Huntington school district has started to address the 2018-19 budget early, admitting there may be challenges ahead for the district.
Superintendent James Polansky gave a presentation at the Jan. 9 board of education meeting to outline how the potential impact of newly approved federal tax laws, the state’s budget deficit and the district’s increasing costs could significantly affect Huntington students and parents.
“There are a lot of question marks this year right now, making predicting the budget a little more difficult than it has been in the past,” Polansky said.
Among his top concerns are the impact of President Donald Trump’s (R) Tax Cuts and Jobs Act of 2017, as homeowners are limited to a $10,000 write off for state and local taxes — which includes property taxes. The superintendent said he believes many homeowners will wind up paying high income taxes due to the new limits on deductions.
“It’s no secret that school budgets make up the bulk of property taxes,” he said. “How will that impact voter consideration with regard to the school budget?”
Complicating matters further, Polansky said Jan. 9 he expected the district to get little to no increase in state aid for the 2018-19 school year given New York has a more than $4.5 billion shortfall.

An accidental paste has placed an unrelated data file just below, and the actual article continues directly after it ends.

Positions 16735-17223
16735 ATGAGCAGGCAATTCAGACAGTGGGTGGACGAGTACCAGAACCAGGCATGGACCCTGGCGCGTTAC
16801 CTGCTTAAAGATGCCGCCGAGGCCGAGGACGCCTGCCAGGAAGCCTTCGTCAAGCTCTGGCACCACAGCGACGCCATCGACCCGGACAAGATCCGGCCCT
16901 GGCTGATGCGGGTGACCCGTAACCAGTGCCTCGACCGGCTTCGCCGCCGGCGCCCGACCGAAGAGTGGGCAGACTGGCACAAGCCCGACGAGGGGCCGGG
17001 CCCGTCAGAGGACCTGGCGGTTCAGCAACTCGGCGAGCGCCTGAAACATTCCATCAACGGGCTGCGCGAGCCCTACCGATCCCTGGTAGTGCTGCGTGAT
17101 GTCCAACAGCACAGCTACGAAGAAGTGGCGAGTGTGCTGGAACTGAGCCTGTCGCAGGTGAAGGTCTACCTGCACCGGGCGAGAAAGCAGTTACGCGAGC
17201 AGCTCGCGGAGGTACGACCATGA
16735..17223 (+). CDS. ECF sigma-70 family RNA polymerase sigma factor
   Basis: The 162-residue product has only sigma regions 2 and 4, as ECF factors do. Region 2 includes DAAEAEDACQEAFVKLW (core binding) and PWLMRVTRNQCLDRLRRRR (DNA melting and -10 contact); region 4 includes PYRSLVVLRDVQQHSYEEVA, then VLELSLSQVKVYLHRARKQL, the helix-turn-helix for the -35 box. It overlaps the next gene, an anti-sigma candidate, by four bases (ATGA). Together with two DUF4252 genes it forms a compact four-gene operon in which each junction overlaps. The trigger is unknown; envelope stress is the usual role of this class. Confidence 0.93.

Contrary to Polansky’s prediction, New York Gov. Andrew Cuomo (D) unveiled a $168 billion state budget Jan. 15 in which he proposed increasing state aid for elementary and secondary education by 3 percent for the 2018-19 school year. Cuomo’s proposed budget has until April 1 to be adopted by state legislators.
Polansky said Huntington school district is facing a number of factors that could lead to higher operating costs in the next school year, including increasing costs of employees’ contractual salaries and benefits. The district also will be subject to an increasing contribution rate from 9.8 percent up to between 10.5 and 11.8 percent of its payroll to the state’s Teachers’ Retirement System.
“For a district of our size or larger, that’s not an insignificant expense,” the superintendent said. “We are
obligated to pay into it just like every other school district in New York.”
The district’s presentations on the 2018-19 year will kick off Feb. 5 when Polansky said he will walk step-by-step through the process of calculating the district’s tax levy limit. This will include a discussion on growth of the tax base in Huntington, which he noted is a positive factor.
“Huntington for the last couple of years has been well below the tax levy limit,” he said. “I anticipate there is a good chance we will be well below that limit this year.”
In May 2017, voters approved a $126.2 million budget for the 2017-18 school year — with 1,022 ‘yes’ to 148 ‘no’ votes — that featured expanded enrollment for Advanced Placement and high school elective courses, upgrades to facilities, and additional summer enrichment classes.
Proposed budgetary changes for 2018-19 capital projects will be discussed March 12, followed by instructional and staff changes March 26. A full recap of the proposed budget will be given April 9, before expected adoption by the board April 16.
“My goal is to get as much straightforward, concise and simplistic information out to my residents,” Polansky said.